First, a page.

2023 Strategic Plan Update
January Update: Board Meeting
January 27, 2023
In January, JCPRD’s consultants presented a summary of data to the Board of Park and Recreation Commissioners. The presentation summarized findings from internal and external engagement efforts, a parks, facilities, and open space inventory, a historic value structural analysis, and a programs assessment. The deliverable to JCPRD will include documentation of all responses received in our engagement efforts.
The next step is to use the findings to inform visioning efforts and plan recommendations.
September-November Update: Engagement
A projected eight-month process to update JCPRD’s strategic plan got under way in August. The goal is share major recommendations with the Johnson County Board of Park and Recreation Commissioners in December, and to complete the plan update for an April presentation during an annual joint meeting of the JCPRD board and the Johnson County Board of County Commissioners.
“The strategic plan guides the capital improvement program, land acquisition efforts, and the capital replacement plan processes,” explained Planning and Development Manager Georgia Sizemore. “The strategic plan also includes recommendations on organizational structure, staffing, and program offerings.”
The plan JCPRD is currently operating under, known as the Legacy Plan, was updated and approved in 2015. Sizemore said there are a number of factors as to why the plan is being updated at this time.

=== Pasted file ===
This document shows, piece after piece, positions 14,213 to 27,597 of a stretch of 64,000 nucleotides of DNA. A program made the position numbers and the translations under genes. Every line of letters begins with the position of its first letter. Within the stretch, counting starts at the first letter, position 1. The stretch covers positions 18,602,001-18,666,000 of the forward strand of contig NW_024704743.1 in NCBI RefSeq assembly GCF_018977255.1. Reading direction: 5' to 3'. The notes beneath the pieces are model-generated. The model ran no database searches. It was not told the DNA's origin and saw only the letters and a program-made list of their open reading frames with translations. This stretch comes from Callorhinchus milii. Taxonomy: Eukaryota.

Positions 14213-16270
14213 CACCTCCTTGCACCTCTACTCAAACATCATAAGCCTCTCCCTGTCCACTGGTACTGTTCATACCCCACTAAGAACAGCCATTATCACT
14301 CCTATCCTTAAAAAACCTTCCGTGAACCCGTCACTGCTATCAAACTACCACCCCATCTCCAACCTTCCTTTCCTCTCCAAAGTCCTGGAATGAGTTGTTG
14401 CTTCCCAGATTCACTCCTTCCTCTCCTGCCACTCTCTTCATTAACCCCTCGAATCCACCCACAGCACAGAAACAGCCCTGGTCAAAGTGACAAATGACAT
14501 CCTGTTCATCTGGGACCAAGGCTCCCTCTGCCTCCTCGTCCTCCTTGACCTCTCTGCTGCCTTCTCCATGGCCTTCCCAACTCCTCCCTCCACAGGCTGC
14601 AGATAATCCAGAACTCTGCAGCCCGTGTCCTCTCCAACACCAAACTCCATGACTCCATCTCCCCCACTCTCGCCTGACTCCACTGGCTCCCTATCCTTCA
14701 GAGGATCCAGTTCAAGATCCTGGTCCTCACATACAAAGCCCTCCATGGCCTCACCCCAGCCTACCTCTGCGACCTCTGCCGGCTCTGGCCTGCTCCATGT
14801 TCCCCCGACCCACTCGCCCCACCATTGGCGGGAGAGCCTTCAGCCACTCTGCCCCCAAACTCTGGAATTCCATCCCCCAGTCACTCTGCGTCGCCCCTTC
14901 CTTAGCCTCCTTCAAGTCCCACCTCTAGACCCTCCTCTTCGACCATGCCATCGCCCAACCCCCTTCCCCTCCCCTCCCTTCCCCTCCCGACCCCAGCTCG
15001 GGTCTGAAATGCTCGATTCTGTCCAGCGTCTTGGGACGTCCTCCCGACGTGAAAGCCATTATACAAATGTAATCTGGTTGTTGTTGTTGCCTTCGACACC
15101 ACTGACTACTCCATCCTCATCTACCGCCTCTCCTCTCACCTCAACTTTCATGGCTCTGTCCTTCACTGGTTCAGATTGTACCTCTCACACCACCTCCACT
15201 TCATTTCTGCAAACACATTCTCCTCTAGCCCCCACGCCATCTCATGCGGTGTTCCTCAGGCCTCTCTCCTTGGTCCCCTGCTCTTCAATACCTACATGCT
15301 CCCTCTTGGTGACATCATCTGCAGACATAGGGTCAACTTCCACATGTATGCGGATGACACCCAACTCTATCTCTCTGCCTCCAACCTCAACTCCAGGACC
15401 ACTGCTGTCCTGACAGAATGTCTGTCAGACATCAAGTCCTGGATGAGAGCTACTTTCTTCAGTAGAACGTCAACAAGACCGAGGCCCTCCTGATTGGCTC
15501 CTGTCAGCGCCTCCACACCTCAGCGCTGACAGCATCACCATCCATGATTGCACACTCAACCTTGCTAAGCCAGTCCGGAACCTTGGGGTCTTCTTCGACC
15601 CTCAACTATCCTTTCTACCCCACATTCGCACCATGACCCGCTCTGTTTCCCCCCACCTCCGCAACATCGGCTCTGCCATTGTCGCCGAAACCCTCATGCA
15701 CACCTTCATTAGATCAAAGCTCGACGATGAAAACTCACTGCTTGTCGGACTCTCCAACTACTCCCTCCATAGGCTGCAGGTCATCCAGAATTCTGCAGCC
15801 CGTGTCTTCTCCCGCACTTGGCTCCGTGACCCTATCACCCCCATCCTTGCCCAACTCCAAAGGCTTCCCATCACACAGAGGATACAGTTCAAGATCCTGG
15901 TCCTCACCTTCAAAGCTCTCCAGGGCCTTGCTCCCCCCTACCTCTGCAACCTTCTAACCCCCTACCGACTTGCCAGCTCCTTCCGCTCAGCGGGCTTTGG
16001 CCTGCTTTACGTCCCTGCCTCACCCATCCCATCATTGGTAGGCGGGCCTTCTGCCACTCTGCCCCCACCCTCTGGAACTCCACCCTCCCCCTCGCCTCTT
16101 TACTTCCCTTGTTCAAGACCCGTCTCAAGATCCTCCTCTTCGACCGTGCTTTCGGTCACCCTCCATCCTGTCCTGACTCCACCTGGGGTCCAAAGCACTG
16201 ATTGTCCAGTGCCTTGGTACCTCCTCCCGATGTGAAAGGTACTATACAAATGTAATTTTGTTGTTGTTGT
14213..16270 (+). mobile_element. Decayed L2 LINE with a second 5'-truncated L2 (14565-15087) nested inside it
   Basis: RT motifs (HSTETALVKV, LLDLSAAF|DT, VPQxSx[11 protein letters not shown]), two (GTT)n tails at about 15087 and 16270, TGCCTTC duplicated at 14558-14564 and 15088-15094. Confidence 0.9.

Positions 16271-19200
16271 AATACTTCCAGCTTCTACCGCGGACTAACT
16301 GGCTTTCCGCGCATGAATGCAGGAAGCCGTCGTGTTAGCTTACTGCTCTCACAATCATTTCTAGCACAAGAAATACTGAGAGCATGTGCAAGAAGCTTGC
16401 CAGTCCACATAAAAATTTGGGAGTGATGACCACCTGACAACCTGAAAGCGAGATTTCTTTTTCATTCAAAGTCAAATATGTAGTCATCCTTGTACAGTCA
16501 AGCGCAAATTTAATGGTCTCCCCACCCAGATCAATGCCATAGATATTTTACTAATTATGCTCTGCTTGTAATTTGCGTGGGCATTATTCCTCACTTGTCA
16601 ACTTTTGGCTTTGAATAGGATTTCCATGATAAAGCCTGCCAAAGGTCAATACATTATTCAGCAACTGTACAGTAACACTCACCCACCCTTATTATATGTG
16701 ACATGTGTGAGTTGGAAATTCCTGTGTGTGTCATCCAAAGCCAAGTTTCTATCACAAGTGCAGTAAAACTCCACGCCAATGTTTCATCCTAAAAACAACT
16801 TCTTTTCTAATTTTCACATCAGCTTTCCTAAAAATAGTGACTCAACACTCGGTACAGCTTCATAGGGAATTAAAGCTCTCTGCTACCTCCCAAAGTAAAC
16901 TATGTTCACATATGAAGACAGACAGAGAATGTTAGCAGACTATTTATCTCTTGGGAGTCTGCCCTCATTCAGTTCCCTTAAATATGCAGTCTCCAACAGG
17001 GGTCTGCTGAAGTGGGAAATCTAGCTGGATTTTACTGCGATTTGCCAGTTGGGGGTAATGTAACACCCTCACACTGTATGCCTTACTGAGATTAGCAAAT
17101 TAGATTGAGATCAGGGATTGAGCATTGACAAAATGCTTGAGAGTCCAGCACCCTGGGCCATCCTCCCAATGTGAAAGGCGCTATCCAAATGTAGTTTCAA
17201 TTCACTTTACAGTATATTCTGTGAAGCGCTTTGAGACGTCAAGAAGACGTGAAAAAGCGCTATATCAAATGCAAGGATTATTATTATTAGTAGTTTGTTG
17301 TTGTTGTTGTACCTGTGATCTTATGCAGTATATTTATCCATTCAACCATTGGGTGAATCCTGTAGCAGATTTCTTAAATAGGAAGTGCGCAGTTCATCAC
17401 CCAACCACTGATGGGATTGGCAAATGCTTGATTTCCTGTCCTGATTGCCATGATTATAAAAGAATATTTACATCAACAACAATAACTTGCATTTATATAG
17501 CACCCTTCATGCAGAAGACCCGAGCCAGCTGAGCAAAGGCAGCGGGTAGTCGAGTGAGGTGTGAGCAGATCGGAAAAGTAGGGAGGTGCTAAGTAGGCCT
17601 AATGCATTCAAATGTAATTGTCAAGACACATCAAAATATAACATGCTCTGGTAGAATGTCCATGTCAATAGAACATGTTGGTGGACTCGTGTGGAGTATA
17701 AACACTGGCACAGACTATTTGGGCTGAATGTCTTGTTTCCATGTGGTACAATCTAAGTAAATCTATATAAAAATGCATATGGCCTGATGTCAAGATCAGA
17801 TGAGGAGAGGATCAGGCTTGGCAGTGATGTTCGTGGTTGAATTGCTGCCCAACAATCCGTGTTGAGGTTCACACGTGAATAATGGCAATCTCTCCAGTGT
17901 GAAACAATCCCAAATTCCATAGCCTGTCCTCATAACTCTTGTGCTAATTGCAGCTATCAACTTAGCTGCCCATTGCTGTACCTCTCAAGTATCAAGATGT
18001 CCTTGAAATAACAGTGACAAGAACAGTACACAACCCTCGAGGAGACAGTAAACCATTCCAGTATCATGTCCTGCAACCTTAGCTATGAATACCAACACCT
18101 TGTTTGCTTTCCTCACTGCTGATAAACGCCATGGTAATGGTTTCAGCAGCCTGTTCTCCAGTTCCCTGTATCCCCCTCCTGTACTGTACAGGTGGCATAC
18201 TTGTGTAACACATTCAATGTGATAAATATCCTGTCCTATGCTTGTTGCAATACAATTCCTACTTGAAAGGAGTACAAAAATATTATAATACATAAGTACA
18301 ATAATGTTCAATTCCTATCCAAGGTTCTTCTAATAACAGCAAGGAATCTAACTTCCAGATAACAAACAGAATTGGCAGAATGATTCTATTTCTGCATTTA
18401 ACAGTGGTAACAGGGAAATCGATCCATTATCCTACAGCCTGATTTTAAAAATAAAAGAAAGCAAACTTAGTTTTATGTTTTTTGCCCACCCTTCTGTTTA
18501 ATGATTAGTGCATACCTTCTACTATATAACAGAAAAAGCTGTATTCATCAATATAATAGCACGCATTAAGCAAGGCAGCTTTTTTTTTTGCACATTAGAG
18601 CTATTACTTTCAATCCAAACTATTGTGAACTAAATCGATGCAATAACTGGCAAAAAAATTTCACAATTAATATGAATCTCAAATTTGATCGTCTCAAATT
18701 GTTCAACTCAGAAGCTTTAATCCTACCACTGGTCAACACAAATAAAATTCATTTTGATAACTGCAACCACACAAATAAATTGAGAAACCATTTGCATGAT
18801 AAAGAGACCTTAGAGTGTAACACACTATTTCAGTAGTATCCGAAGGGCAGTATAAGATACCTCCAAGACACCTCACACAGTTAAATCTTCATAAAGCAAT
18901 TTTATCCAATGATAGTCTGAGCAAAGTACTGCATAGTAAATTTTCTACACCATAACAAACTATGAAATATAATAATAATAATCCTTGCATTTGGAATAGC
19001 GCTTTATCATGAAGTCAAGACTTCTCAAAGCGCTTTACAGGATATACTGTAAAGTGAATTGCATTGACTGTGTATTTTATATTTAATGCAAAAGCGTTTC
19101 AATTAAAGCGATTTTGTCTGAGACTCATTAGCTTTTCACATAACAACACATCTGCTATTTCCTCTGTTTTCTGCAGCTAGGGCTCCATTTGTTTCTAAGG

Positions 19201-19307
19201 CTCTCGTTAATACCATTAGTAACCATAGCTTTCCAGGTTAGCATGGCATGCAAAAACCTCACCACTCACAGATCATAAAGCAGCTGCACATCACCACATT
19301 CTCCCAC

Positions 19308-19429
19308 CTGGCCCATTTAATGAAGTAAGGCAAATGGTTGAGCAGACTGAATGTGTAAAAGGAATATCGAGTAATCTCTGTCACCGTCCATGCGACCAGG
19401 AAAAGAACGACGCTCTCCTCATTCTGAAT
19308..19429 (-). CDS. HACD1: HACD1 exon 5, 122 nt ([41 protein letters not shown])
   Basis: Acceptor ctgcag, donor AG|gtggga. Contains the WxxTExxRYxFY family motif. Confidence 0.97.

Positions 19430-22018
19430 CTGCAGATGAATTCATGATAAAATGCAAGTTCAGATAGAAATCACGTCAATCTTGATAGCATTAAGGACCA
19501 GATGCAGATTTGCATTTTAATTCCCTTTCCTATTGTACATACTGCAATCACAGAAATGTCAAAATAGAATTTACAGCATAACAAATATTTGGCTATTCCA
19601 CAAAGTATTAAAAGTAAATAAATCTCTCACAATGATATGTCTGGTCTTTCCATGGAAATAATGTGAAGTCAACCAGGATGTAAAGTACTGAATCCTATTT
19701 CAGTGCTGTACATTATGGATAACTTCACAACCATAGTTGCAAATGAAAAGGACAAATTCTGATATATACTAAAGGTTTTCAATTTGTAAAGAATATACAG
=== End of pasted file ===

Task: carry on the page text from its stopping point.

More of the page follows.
“All strategic plans are living documents,” she said. “As such, the Legacy Plan is being updated to document what has been accomplished and calibrate for the future. It reflects changes due to organizational structure, property holdings, Legacy Plan progress, economic conditions, environment, demographics, and lifestyle changes from the pandemic to enrich our community through excellence in parks, recreation, culture, education, and public service.”
The changing demographics of Johnson County are another important factor.
“The population of Johnson County is expected to continue to grow with much of that growth coming from diverse populations,” Sizemore added. “Diversity is greatest amongst those under age 6, with 30% of that age group representing diverse backgrounds. It’s of tremendous importance that we widely understand current and future needs to ensure our future development in parks, facilities, programs, and services serves all populations in our community.”
Sizemore said a consultant will manage diverse public engagement and data collection, analyze data, provide associated anticipated costs, update existing Legacy Plan framework, and to recommend prioritization of needs over time.
Along the way, opportunities for public and shareholder input are expected.
To accomplish this, JCPRD will administer a statistically valid county-wide survey, provide opportunities for public engagement at open-house meetings and online to collect and distribute public input for the process. Numerous stakeholders in the community will also be contacted directly for input and comment.
JCPRD’s past strategic plans were given specific names like MAP 2020 for the plan adopted in 2001, and Legacy Plan for the plan adopted in 2015. It is anticipated the new update will receive a name as part of the planning process as well.